In his guest blog, biomedical engineer Jeremy Goldman explains why traditional stents need an upgrade and how zinc alloys may be part of the solution.
I became interested in developing biodegradable metal stents as I began to appreciate the medical need coupled with the considerable engineering innovation that is required. It has been a tremendous challenge in the field to develop a stent metal with suitable material properties that is also non-toxic and harmlessly disappears within one to two years. Developing such a material requires expertise in chemistry, materials science, bioengineering, mechanics, physiology and biology, among other fields of knowledge. Yet it is the enormous challenge combined with the potential to make a breakthrough in treating human disease that inspires me to continue devoting my professional life to this project.
As we approach the realization of this revolutionary device, we have made many exciting discoveries that fill gaps in fundamental scientific knowledge and may lead to new research and development directions.
The first question many people ask when they learn about my research interests are why develop a stent that can disappear and what has been tried?
Traditional stents are highly beneficial to a diseased artery in the short term, but their permanent presence harms the healing process in the long term. To address this problem, the medical device industry and academics for the past decade and a half have invested heavily in research to develop arterial stents that can degrade and ultimately disappear.
The main focus of past research has been with polymeric materials along with iron and magnesium metallic materials. Unfortunately, these extensive efforts have met with limited success. Polymers lack the strength required for stents. Magnesium degrades too quickly and fails to support the artery for a sufficient time. Iron degrades too slowly and a harmful rust product accumulates in the artery. Having considered the drawbacks to these previous materials, my team has come up with a promising solution—zinc and its alloys.
I began my foray into the field of biodegradable metals in 2010 when a manager of R&D at a major medical device company approached me with a serious problem he had encountered while developing biodegradable stents. Unfortunately, materials his group had selected from benchtop tests were not performing as predicted when they were manufactured into stents and implanted into the arteries of pigs. The limited ability to approximate a material’s performance in animal testing was a major problem for industry and academia because stent manufacturing and testing is very time consuming, expensive, and the number of different metals and alloys that need to be evaluated is formidable.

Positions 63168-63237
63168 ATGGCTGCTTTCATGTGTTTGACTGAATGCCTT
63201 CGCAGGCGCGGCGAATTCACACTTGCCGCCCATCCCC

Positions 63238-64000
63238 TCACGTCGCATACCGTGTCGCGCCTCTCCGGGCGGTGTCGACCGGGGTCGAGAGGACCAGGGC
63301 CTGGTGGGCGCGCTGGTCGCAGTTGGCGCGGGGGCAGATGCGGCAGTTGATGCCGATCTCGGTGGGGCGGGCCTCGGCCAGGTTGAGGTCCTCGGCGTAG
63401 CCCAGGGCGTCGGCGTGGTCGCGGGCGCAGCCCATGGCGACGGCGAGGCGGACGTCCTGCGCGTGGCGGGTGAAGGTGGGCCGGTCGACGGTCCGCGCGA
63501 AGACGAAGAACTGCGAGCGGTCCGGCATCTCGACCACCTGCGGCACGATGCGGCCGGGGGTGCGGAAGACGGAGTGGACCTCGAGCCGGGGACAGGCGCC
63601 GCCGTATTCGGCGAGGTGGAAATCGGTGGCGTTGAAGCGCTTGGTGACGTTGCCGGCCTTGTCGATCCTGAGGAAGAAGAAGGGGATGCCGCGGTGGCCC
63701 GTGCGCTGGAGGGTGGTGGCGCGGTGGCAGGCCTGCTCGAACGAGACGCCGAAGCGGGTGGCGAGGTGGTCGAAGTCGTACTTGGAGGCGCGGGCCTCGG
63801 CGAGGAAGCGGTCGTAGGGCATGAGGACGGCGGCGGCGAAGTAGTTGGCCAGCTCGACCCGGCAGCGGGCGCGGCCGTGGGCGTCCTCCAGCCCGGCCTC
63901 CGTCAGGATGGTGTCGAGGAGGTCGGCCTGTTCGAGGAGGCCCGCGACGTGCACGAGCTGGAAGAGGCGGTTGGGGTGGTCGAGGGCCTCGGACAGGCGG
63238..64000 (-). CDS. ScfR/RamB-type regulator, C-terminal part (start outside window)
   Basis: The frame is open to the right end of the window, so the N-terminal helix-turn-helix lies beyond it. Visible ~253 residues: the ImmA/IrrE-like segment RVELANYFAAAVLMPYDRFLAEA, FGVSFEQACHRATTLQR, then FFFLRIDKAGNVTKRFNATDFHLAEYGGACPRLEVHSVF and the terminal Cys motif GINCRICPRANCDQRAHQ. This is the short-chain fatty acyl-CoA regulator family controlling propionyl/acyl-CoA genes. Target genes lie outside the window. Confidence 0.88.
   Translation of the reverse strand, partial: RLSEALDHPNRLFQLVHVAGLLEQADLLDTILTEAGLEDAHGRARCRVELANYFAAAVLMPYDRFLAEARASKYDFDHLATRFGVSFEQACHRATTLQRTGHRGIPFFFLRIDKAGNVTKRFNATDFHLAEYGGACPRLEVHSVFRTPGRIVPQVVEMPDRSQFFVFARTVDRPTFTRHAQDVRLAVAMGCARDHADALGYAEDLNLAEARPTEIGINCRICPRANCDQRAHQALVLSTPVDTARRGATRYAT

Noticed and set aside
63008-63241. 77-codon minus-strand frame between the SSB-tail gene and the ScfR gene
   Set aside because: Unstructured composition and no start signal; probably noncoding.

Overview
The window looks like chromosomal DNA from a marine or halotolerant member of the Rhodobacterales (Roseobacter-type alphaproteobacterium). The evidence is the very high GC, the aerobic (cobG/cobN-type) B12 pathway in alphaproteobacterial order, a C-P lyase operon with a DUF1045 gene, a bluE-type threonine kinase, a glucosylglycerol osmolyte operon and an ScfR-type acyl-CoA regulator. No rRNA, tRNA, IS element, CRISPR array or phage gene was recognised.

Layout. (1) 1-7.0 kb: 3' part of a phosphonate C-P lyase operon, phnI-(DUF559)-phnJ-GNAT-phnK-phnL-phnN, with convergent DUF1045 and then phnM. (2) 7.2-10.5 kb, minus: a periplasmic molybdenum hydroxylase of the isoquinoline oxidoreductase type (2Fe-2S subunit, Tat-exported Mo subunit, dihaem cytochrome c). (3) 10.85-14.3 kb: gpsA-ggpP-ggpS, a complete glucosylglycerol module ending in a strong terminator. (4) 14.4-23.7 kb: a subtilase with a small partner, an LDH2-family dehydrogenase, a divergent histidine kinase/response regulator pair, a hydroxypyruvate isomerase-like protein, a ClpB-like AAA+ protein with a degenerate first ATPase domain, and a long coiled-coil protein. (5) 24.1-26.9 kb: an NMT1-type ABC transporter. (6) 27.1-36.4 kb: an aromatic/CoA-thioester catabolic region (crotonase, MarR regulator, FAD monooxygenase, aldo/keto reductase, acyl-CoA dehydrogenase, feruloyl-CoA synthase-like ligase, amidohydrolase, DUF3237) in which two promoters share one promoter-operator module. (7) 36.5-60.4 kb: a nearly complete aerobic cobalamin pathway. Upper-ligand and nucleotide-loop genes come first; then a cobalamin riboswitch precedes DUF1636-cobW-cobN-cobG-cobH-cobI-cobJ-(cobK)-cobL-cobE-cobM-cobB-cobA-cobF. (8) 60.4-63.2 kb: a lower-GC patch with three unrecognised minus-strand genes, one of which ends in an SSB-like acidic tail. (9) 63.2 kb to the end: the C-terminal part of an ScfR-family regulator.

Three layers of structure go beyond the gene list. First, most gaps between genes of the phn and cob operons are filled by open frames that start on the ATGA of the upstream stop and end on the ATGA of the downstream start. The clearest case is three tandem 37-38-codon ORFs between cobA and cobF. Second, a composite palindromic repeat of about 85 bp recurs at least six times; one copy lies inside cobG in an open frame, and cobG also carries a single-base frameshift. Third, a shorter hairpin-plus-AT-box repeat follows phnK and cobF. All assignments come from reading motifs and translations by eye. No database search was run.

I was intrigued by the problem and began reading through the scientific literature to learn as much as I could about what was known in the field. My initial goal was to develop a new intermediary testing system that would retain both the simplicity and low cost of the benchtop testing without sacrificing the physiological relevance of the animal model.
To achieve this goal, I devised a wire implantation model to be used in rat arteries. My model has two major advantages over previous testing methods: First, it is much easier to manufacture a wire of candidate metals than a stent. And second, rats are inexpensive relative to pigs. In a nutshell, we advance a simple wire of the selected metal into the largest artery in the rat. Then, at pre-determined time-points, we evaluate the wire and host response in a similar fashion as stents are evaluated in pigs. Using this model, my group dramatically accelerated the materials screening process and ultimately identified zinc as a breakthrough material.
We published a groundbreaking study in 2013 where we showed that zinc uniquely exhibits an ideal degradation rate for biodegradable stents and is free of the serious flaws observed for all previous metals evaluated to date. Shortly thereafter, we published another high impact study demonstrating the excellent biocompatibility of zinc to the arterial cells and tissue.
We are presently working to improve the mechanical properties of zinc through alloying and processing. We are also working to improve our understanding of the vascular and inflammatory response and adaptation to zinc as the implant corrodes and disappears over time. Donations to our project will advance the development of this breakthrough material and help us make zinc-based stents available for human use.
Michigan Technological University is a public research university, home to more than 7,000 students from 54 countries. Founded in 1885, the University offers more than 120 undergraduate and graduate degree programs in science and technology, engineering, forestry, business and economics, health professions, humanities, mathematics, and social sciences. Our campus in Michigan’s Upper Peninsula overlooks the Keweenaw Waterway and is just a few miles from Lake Superior.